Drugs that dilate venous capacitance vessels serve two primary functions in treating cardiovascular disorders:
- Venous dilators reduce venous pressure, which reduces preload on the heart thereby decreasing cardiac output. This is useful in angina because it decreases the oxygen demand of the heart and thereby increases the oxygen supply/demand ratio. Oxygen demand is reduced because decreasing preload leads to a reduction in ventricular wall stress by decreasing the size of the heart.
- Reducing venous pressure decreases proximal capillary hydrostatic pressure, which reduces capillary fluid filtration and edema formation. Therefore, venous dilators are sometimes used in the treatment of heart failure along with other drugs because they help to reduce pulmonary and/or systemic edema that results from the heart failure.
Although most vasodilator drugs dilate veins as well as arteries, some drugs, such as organic nitrate dilators are relatively selective for veins.
The effects of selective venous dilators on overall cardiovascular function in normal subjects can be depicted graphically using cardiac and systemic vascular function curves as shown to the right. Venous dilation increases venous compliance by relaxing the venous smooth muscle. Increased compliance causes a parallel shift to the left of the vascular function curve (red line), which decreases the mean circulatory filling pressure (x-intercept). This causes the operating point to shift from A to B, resulting in a decrease in cardiac output (CO) with a small decrease in right atrial pressure (PRA). The reason for these changes is that venous dilation, by reducing PRA, decreases right ventricular preload, which decreases stroke volume and cardiac output by the Frank-Starling mechanism. Although not shown in this figure, reduced cardiac output causes a fall in arterial pressure, which reduces afterload on the left ventricle and leads to baroreceptor reflex responses, both of which can shift the cardiac function curve up and to the left. Sympathetic activation can also lead to an increase in systemic vascular resistance. The cardiac effects (decreased cardiac output) of venous dilation are more pronounce in normal hearts than in failing hearts because of where the hearts are operating on their Frank-Starling curves (cardiac function) curves ( for more information).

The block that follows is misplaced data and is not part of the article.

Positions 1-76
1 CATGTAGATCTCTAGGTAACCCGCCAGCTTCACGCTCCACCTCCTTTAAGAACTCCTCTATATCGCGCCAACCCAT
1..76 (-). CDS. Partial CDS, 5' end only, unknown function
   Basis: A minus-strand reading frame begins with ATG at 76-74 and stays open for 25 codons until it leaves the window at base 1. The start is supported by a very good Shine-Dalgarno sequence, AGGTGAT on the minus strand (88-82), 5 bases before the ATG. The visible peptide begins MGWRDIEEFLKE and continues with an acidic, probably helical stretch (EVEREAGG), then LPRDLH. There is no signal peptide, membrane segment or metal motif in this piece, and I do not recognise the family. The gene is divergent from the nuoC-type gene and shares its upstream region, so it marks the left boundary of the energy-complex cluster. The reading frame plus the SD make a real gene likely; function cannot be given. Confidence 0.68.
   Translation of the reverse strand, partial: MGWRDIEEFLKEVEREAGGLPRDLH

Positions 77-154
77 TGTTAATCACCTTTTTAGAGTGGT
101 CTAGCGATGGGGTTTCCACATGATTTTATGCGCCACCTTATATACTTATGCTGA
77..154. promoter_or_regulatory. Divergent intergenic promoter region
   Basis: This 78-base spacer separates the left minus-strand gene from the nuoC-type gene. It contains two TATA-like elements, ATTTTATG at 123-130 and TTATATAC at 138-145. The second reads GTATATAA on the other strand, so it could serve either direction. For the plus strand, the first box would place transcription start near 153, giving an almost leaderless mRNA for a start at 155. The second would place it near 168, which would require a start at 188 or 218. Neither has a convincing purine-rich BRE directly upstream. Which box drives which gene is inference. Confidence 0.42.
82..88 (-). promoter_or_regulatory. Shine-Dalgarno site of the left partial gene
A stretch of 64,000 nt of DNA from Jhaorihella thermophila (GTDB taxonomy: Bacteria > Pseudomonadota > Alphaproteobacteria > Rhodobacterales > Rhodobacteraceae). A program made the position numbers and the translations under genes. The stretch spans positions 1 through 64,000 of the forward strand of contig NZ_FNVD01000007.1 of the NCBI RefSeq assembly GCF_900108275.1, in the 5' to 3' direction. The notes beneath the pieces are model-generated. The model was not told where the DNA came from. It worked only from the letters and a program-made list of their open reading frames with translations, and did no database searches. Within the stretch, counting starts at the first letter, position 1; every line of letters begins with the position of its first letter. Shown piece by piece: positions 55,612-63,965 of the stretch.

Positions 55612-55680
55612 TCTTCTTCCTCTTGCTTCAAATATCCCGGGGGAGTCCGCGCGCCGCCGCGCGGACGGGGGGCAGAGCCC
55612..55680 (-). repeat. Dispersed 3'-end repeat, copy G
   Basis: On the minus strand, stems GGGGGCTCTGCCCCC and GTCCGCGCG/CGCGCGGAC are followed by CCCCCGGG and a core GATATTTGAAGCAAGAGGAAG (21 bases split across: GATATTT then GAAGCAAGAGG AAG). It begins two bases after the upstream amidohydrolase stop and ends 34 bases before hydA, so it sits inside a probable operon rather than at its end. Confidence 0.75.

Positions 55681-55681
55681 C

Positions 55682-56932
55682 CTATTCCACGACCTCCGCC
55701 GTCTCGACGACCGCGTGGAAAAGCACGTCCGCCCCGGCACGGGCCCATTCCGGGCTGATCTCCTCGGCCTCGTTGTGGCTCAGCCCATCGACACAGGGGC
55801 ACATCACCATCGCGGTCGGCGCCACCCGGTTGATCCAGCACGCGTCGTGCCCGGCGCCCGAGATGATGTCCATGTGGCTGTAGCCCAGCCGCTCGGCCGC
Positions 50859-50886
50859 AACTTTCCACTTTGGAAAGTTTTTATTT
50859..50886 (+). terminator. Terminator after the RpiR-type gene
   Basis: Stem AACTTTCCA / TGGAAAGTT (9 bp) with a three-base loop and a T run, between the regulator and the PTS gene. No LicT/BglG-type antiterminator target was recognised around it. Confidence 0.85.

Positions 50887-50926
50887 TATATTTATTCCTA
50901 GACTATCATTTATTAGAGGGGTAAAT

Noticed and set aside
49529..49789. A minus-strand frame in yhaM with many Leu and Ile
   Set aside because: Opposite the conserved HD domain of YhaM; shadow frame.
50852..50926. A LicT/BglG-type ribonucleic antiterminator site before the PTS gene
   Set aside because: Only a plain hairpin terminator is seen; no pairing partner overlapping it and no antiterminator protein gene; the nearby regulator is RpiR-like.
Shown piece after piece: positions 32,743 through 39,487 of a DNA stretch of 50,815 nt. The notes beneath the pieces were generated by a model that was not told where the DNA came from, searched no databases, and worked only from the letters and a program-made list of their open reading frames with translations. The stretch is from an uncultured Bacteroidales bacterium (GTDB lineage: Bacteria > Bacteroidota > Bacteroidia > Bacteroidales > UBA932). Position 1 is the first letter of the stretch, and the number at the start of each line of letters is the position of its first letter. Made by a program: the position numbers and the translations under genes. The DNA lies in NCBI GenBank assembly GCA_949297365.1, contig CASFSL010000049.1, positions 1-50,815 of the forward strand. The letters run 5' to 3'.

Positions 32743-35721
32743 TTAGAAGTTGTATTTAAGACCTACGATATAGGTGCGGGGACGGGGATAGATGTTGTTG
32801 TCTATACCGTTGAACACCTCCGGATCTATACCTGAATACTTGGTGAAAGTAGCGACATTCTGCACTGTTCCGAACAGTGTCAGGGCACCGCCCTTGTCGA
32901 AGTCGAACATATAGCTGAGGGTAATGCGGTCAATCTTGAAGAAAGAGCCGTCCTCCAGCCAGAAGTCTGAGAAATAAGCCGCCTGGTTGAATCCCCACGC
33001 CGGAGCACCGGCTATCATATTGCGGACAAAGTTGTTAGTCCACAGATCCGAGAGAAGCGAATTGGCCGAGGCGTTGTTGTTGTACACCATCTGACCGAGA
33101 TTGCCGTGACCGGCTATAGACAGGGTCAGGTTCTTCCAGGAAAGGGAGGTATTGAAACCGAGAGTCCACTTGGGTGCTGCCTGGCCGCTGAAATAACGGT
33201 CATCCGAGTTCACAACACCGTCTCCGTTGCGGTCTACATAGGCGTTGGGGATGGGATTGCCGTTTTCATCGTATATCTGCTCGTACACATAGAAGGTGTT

Therefore, the cardiac and vascular responses to venous dilation are complex when both direct effects and indirect compensatory responses are taken into consideration. The most important effects in terms of clinical utility for patients are summarized below.
Venous dilators reduce:
- Venous pressure and therefore cardiac preload
- Cardiac output
- Arterial pressure
- Myocardial oxygen demand
- Capillary fluid filtration and tissue edema
Mixed or “balanced” dilators
As indicated above, most vasodilators act on both arteries and veins, and therefore are termed mixed or balanced dilators. Notable exceptions are hydralazine (arterial dilator) and organic nitrate dilators (venous dilators).
The effects of mixed dilators on cardiac and systemic vascular function curves are shown in the figure to the right. The red line represents a systemic function curve generated when there is both venous dilation (increased venous compliance) and arterial dilation (reduced systemic vascular resistance) – the mean circulatory filling pressure (x-axis) is decreased and the slope is increased. Point B represents the new operating point, although it is important to note that where this point lies depends on the relative degree of venous and arterial dilation. If there is more arterial dilation than venous dilation, then point B may be located slightly above point A where the cardiac function curve intersects with the new vascular function curve.